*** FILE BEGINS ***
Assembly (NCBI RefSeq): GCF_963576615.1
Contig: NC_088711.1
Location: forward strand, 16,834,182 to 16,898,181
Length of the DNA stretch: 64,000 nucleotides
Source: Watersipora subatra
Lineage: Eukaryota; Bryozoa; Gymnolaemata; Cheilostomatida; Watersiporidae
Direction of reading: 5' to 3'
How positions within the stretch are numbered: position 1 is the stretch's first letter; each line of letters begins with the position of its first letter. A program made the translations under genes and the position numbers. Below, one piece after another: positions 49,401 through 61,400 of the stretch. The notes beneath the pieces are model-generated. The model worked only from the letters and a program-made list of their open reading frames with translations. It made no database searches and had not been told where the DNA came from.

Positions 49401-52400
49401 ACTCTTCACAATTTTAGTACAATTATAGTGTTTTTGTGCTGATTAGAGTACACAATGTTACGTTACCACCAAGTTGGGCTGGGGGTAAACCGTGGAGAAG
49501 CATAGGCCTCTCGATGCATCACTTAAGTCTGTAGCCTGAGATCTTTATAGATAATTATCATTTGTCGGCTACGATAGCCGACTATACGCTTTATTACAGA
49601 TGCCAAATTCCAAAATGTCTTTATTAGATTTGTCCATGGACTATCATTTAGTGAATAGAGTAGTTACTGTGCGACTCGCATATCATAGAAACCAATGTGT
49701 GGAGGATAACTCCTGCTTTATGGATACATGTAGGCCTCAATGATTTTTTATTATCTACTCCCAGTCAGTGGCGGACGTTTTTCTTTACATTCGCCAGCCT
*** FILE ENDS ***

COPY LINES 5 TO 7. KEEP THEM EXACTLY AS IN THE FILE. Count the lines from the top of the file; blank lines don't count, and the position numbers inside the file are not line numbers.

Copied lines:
Source: Watersipora subatra
Lineage: Eukaryota; Bryozoa; Gymnolaemata; Cheilostomatida; Watersiporidae
Direction of reading: 5' to 3'